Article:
x Abu Dhabi, UAESaturday 20 January 2018

After the Oscars, RAK professor will return to life's work

When Cambria Dodd Russell returns to Ras Al Khaimah after walking the red carpet in Los Angeles, she plans to continue the work that got her to the Oscars in the first place: fostering support for cancer sufferers and their families.

Ras al Khaimah professor Cambria Russell (far right), with Vanessa Bergonzoli, Robin Honan, Cynthia Wade, attending the 6th Annual Women in Film Pre-Oscar cocktail party at Fig and Olive on Feb. 22, 2013 in Los Angeles. Courtesy AP
Ras al Khaimah professor Cambria Russell (far right), with Vanessa Bergonzoli, Robin Honan, Cynthia Wade, attending the 6th Annual Women in Film Pre-Oscar cocktail party at Fig and Olive on Feb. 22, 2013 in Los Angeles. Courtesy AP

When Cambria Dodd Russell returns to Ras Al Khaimah after walking the red carpet in Los Angeles, she plans to continue the work that got her to the Oscars in the first place – fostering support for cancer sufferers and their families.

The professor at the American University of RAK starred in Mondays at Racine, nominated for an Academy Award for Best Documentary (Short Subject).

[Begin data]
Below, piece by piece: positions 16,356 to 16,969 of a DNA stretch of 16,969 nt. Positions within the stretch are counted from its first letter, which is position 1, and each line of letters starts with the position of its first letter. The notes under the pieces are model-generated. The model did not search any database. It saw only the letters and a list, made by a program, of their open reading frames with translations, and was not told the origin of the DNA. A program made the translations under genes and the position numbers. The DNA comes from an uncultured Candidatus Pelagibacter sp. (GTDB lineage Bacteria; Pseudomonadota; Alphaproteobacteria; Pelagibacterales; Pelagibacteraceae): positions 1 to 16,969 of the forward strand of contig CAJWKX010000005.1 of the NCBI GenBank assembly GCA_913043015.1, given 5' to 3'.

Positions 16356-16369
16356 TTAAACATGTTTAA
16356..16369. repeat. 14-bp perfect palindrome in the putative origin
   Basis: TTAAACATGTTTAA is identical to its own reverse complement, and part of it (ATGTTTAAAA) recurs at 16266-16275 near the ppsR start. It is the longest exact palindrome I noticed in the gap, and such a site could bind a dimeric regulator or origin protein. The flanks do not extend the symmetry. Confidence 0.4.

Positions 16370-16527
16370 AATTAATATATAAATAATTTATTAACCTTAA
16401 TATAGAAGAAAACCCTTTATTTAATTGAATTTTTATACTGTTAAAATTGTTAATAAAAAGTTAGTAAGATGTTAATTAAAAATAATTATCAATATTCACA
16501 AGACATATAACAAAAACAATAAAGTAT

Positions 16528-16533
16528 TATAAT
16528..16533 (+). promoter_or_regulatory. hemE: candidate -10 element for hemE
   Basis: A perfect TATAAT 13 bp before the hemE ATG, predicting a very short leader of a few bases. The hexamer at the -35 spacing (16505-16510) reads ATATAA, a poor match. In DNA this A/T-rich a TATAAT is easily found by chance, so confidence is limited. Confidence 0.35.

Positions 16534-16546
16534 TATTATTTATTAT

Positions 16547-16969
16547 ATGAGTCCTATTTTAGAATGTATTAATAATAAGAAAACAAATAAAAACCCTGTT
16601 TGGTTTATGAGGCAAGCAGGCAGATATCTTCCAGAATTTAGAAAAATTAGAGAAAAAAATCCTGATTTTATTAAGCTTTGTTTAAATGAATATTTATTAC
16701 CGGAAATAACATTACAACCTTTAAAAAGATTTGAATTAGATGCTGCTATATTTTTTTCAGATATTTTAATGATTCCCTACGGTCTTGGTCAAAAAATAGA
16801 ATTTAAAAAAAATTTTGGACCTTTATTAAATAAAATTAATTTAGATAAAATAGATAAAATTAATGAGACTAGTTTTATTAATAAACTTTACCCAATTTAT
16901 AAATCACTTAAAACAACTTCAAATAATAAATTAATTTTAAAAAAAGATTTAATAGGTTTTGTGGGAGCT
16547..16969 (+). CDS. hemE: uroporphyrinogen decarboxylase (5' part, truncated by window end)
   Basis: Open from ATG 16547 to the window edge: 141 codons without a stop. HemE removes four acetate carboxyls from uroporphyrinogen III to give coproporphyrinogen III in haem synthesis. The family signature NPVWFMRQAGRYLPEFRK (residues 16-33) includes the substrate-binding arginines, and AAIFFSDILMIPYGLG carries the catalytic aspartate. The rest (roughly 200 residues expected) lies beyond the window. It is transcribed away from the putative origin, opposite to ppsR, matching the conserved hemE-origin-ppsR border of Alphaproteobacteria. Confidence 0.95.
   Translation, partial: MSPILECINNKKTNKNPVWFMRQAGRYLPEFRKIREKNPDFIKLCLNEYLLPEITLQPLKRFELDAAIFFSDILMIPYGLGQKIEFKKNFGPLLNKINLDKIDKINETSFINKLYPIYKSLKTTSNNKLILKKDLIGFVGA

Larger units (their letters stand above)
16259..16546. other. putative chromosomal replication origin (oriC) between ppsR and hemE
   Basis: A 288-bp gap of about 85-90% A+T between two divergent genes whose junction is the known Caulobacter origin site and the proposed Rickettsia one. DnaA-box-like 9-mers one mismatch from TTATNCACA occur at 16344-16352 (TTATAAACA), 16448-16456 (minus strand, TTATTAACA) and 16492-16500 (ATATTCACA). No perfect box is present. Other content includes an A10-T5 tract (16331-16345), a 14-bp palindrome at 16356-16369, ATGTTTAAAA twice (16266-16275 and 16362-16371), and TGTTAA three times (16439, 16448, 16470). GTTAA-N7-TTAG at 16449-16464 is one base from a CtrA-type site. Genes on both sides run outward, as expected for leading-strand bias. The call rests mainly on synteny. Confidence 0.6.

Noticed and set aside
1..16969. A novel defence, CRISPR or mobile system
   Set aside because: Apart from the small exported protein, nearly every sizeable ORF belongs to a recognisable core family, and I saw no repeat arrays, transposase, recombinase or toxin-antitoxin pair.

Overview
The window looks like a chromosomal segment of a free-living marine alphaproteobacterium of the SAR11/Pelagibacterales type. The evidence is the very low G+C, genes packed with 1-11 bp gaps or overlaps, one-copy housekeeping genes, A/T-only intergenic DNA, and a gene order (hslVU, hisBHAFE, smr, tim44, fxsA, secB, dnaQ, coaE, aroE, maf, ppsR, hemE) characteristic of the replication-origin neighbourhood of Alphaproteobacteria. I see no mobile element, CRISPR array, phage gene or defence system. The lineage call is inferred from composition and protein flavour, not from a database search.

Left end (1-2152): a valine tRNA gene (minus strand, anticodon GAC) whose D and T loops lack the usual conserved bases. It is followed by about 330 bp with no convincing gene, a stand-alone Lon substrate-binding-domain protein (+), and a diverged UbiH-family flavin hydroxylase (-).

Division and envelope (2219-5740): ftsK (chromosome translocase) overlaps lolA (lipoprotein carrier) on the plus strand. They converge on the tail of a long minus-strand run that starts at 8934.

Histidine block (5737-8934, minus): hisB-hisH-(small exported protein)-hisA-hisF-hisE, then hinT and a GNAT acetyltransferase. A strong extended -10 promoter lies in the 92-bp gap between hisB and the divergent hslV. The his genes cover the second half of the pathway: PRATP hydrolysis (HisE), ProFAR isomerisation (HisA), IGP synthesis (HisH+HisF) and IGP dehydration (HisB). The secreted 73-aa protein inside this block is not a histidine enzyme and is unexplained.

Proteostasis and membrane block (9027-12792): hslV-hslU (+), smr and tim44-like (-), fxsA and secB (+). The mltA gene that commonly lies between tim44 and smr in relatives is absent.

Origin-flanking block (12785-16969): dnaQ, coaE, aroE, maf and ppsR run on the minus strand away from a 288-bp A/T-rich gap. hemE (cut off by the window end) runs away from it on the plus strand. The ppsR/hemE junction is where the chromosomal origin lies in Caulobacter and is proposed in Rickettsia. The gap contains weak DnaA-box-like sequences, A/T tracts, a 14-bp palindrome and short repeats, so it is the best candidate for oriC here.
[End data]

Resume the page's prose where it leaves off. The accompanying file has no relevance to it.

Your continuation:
The film tells of two sisters from Long Island, New York, who open their beauty salon once a month to women undergoing chemotherapy.  Dr Dodd Russell was one of their regulars.

“I feel like as soon as I shave my head, every time I look in the mirror, I’m just going to see cancer,” she says in the film’s preview. “I don’t know that I’m ready to see that right now.”

Dr Dodd Russell wants to set up a support group when she returns to Ras Al Khaimah.

“I do think it is more difficult for women in the UAE if you don’t have support groups. There are language issues, people with different cultural identities trying to come together and support each other,” she said in Los Angeles after the Oscars ceremony.

“The most important thing, no matter where you are from, is to just surround yourself with people who really care about you, whoever they are. My hope would be that we might be able to get some more support groups up and running in Ras Al Khaimah.”

Dr Dodd Russell received a cancer diagnosis in 2010 while travelling between New York and RAK to collect data for her research dissertation on gender in education. Her hair had just begun to thin when she was contacted by the filmmaker, Cynthia Wade.

“I promised myself that I would participate in anyone else’s research, that I was going to try to be active in research, even if it wasn’t my own. I said I’m not going to get anything else done this year so I want to do something that’s positive.”

The Oscar nomination meant the film would be shown at 100 cinemas across the United States.

After treatment, Dr Dodd Russell wrote her dissertation as quickly as she could and moved to the UAE to work at AU RAK in August 2012.

“It’s been a nice new start for us,” she said. “It felt good to leave New York, where we had endured a very difficult time, and going back to Ras Al Khaimah. It seemed like a nice end of that chapter of cancer.”

The film will be shown on HBO, the subscription television channel, in October.

azacharias@thenational.ae